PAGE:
Glass-Ginsberg Musical Lightning

Anne Kellas

Hydrogen Jukebox is an opera from 2 of the 20th century’s most controversial artists, composer Philip Glass, transgressor of classical music boundaries, and Beat poet/hero the late Allen Ginsberg, whose work is still about as contemporary as any can be. Using 18 Ginsberg poems as libretto, the opera paints a musical mosaic of America from the 50s to the 1988 Presidential election—and into the present. Synchronicity and the 60s still conspire: while this Australasian premiere was in rehearsal, the war in Iraq was brewing. In Hobart the show’s dramatic posters, on which Ginsberg’s words form Stars and Stripes dripping like paint slowly attracted a layer of anti-war graffiti. The war was at its height during the performance at Hobart College and we were all “…listening to the crack of doom on the Hydrogen Jukebox” as Ginsberg wrote in HOWL.

Rarely performed, Hydrogen Jukebox has a reputation for being difficult, but this production moved seamlessly from poem/trance to musical lightning strike across a canvas of controversial, confronting territory—political propaganda and anti-war feeling, personal anguish and sexual politics, religious and cultural dissonance, so content-rich and energetic it left me gasping.

Director Robert Jarman deserves high praise for making this important work accessible to a new generation eager for the hard-won truth: that sometimes art can explain life better than we think. Jarman’s innovation was the side-screen projection of scrolling computer text, taken from the net, listing US government and CIA interventions. Meanwhile, centre stage, Ginsberg’s lyrics rode effortlessly astride Philip Glass’ mesmeric musical lines. Glass uses the human voice as instrument and instrument as voice—just as Ginsberg played around with bizarre adjective-noun combinations. Medleys of incantations—“Who is the enemy, year after year…battle after battle…” (Iron Horse) form hypnotic, lilting word/sound waves that travel from performer to audience like electric musical current. This is a powerful and confronting production.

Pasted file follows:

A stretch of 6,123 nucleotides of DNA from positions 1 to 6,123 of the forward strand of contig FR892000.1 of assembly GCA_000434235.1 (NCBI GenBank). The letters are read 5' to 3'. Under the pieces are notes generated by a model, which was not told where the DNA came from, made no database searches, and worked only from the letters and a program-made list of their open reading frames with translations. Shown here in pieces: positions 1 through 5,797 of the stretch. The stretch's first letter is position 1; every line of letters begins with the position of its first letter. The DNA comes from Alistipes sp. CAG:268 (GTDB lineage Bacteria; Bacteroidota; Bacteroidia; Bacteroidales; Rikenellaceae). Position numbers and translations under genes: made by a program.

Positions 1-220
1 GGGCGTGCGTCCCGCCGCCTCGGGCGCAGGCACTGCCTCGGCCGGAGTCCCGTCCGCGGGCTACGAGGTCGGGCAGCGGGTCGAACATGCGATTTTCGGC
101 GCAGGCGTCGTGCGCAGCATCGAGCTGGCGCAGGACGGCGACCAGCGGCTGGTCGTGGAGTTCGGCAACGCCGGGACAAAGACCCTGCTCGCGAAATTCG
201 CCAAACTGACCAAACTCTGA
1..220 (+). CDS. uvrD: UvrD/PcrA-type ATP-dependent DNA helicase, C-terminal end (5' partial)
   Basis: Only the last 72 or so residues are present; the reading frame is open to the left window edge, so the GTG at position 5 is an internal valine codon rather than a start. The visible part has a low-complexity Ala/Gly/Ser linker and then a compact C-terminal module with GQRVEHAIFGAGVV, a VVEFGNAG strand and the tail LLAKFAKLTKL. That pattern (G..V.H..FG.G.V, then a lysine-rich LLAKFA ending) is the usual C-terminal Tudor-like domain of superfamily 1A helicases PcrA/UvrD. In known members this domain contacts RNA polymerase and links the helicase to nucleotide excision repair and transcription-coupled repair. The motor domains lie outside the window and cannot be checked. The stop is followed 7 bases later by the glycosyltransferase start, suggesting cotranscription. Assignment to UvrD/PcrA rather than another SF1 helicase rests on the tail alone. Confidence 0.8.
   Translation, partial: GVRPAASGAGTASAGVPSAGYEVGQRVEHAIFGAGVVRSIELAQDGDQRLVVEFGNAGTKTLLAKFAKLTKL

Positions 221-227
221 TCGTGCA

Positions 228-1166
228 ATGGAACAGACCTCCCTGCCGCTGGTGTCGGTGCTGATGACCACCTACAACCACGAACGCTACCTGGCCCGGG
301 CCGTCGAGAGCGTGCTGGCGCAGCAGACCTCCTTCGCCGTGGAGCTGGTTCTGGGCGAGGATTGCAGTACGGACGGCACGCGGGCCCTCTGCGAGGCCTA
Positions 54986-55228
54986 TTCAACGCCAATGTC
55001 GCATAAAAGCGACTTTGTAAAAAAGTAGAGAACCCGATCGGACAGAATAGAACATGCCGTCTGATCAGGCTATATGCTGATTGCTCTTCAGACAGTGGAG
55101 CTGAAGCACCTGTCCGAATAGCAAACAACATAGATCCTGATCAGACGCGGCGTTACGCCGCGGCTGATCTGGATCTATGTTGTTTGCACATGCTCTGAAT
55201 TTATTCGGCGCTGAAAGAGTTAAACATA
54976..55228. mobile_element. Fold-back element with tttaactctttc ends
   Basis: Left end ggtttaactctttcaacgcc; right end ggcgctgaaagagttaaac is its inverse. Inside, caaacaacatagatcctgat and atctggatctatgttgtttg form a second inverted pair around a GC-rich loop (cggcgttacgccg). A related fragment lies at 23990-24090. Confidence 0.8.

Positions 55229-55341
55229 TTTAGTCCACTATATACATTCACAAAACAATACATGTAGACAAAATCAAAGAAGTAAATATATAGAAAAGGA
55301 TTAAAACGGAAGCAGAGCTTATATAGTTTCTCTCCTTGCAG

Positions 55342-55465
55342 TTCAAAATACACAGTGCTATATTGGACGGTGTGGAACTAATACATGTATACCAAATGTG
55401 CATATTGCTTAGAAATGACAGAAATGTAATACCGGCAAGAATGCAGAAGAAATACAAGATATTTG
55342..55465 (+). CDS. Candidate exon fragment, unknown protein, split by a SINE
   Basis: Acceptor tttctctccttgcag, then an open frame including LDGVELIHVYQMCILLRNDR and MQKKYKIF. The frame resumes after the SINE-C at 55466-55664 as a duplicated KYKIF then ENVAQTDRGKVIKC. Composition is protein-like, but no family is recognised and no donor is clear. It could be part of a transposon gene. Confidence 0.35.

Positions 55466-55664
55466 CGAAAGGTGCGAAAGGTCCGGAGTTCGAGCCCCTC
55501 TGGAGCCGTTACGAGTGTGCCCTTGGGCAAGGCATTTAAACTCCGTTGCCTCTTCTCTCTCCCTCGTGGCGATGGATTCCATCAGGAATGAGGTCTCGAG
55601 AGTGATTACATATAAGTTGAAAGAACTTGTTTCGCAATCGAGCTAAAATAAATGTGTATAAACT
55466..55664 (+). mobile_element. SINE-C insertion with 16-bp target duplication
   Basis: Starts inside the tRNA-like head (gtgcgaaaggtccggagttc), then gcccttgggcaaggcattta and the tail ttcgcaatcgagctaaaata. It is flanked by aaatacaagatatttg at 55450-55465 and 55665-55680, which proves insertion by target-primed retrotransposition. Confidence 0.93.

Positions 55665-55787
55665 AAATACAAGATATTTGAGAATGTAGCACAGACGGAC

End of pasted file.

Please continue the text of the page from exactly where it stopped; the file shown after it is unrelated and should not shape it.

Behind the singers, actors made a living fresco—in Grecian white robes, or statuesque in plush towelling, slowly rubbing the stars and stripes off bronzed flesh, or forlorn in trench coats, travelling, crying. There’s humour too—Aunt Rose in lopsided 5/8 rhythm, and The Green Automobile, camp, upbeat.

Many in this production’s cast perform regularly with Hobart-based IHOS Opera. Of particular note were Sarah Jones’ crystal soprano, Matt Dewey’s wonderfully resonant bass-baritone, Chris Waterhouse’s and Craig Wood’s smooth tenor and Robert Jarman’s reading of Ginsberg’s Wichita Vortex Sutra. Thematically, as we crossed beyond America into the buddafields, into now-ness, I felt I’d watched a new media form being invented. This beatnik opera’s mix of imagery and soundscape is explosive, but gentle beyond words.

Hydrogen Jukebox, University of Tasmania Conservatorium of Music, composer Philip Glass, libretto Allen Ginsberg, director Robert Jarman, conductor Douglas Knehans, choreographer John Rees-Osborne, lighting Tony Soszynski, sound Malcolm Bathersby, Hobart College, April 15, 21, 24-26

RealTime issue #55 June-July 2003 pg. 30

© Anne Kellas; for permission to reproduce apply to realtime@realtimearts.net

1 June 2003